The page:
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Dairy Manufacturers Tax Credit passes Legislature


Agri-View| Posted: Friday, February 24, 2012 11:00 am
At a time when controversy in the Wisconsin Legislature seems to make most of the headlines, here’s a story about a measure that has not only received bipartisan support—but unanimous bipartisan support.
Senate Bill 260, authored by Senator Sheila Harsdorf (R-River Falls), and its companion measure
Assembly Bill 357, authored by State Rep. Travis Tranel (R-Platteville), have each received unanimous support from the Agriculture Committees in their respective houses, and also from the State Senate that voted last week 33–0 for passage of the bill.
In an interview with Agri-View, Harsdorf explained how current law allows a dairy cooperative to claim the Dairy Manufacturing Facility Investment Income Tax Credit based on amounts paid in the tax year by the cooperative to modernize or expand its dairy operation.
Those tax credits are passed on to dairy cooperative members and the members claim the credit for the tax year in which the member receives its share of the tax credit. The amount of the tax credit each member receives is in proportion to the amount of milk that the member delivers to the cooperative.
Paul Bauer, Ellsworth Cooperative Creamery, was one of the cooperative managers and leaders who contacted Harsdorf’s office and explained the tax difficulties dairy cooperative members were encountering because of timing issues.
“It was brought to my attention by a dairy cooperative in my district that had made significant improvements in their plant and received credits through the Dairy Manufacturing Facility Investment Credit that their co-op members often could not take advantage of the tax credit without filing an amended return. Given the size of the credit, it often did not pay for members to file an amended tax return,” Harsdorf said.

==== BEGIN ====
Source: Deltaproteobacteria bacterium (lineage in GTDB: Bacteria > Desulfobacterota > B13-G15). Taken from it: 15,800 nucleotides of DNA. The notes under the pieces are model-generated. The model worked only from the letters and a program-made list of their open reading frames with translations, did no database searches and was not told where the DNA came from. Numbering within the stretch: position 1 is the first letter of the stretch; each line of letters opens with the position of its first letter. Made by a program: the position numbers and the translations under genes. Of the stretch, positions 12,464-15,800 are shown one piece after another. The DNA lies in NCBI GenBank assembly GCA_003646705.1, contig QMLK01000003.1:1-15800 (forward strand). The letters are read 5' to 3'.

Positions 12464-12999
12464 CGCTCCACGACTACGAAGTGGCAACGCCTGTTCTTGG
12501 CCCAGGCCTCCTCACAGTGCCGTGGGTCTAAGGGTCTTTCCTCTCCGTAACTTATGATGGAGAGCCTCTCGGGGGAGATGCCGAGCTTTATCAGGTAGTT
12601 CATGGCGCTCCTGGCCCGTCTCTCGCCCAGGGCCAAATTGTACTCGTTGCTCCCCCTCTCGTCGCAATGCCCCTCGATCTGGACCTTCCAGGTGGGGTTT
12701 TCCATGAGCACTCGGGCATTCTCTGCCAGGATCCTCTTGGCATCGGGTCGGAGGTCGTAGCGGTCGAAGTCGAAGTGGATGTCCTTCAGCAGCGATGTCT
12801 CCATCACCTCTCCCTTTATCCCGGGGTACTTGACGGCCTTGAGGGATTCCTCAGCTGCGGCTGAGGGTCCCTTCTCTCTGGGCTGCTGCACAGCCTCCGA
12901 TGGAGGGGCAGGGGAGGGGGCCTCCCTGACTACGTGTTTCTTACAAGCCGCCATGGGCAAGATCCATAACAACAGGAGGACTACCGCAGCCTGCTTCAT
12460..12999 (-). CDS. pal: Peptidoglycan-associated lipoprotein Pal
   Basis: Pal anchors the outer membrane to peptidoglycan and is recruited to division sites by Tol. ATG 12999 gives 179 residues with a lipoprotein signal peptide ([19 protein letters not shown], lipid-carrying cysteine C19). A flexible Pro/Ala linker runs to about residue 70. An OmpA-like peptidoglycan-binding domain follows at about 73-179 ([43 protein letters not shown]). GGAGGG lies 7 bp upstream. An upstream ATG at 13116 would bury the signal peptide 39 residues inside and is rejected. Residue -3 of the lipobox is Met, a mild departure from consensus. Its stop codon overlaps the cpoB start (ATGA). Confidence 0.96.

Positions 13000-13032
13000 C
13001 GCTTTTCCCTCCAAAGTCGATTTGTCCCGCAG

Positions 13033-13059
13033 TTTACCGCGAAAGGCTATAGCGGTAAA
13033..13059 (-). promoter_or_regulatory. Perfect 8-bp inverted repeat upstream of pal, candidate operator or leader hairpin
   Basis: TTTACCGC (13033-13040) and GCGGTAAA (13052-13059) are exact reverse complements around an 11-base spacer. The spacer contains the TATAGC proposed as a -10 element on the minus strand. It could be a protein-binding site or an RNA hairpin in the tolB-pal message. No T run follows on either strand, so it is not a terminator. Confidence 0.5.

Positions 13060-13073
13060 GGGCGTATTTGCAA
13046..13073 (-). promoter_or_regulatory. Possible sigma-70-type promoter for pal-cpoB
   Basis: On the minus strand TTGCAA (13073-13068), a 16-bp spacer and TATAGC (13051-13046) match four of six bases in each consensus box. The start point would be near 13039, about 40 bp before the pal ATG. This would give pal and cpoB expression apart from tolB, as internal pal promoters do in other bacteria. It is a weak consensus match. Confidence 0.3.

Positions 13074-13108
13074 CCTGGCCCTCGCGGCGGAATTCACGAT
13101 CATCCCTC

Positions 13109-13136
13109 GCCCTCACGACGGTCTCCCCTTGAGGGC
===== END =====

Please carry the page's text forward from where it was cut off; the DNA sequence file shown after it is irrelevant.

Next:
Both SB 260 and AB 357 seek to provide members of a dairy cooperative with the ability to claim the Dairy Manufacturing Investment Credit in the tax year following the year in which eligible expenditures were made.
“For example,” Harsdorf continued, “these bills would allow a dairy cooperative to make a qualified investment in 2012, apply with the Department of Agriculture, Trade and Consumer Protection in 2013 for the credit, and then their members would claim the credit in 2014 on their tax year 2013 tax returns. This legislation would improve the administration of the credit for cooperative members by allowing sufficient time to claim the credit on their tax return.
“The Dairy Manufacturing Facility Investment Credit is an important component of economic development and job creation in rural areas,” Harsdorf said, adding, “I am pleased these bills have received bipartisan support (unanimous votes in both the Senate and Assembly Committees on Agriculture) and a unanimous 33-0 vote in the State Senate as it passed SB 260 on Feb. 14.”
The bill is scheduled for debate on the Assembly Floor on Feb. 21. If the Assembly approves, the measure will be sent to Gov. Scott Walker for his signature.
Bill Oemichen, president and CEO of Cooperative Network (CN), said SB 260 and its companion bill AB 357, “insert important flexibility into the dairy manufacturing facility investment credit law for cooperatives.
“Because of the timing of the state application deadline and when pass-through credit information becomes available to members, cooperative members have not always been able to receive the tax credit without incurring additional cost for tax preparation. SB 260 and AB 357 resolve this problem by allowing members to be eligible for the credit in the taxable year after the plant modernization or expansion,” Oemichen said.
“This is a logical resolution of the problem that was identified and we worked with our members, Senator Harsdorf, DATCP, and the Department of Revenue to arrive at the solution that all interests could approve. This will improve a law that helps keep Wisconsin’s dairy industry vital and moving ahead,” he added.
The Dairy Manufacturing Facility Investment Tax Credit offers up to $200,000 for cooperatives to expand or modernize their manufacturing facilities.
Earlier lawmakers, state agencies and Governor Doyle had approved investment tax incentives for expansion and modernization for both dairy and livestock farmers.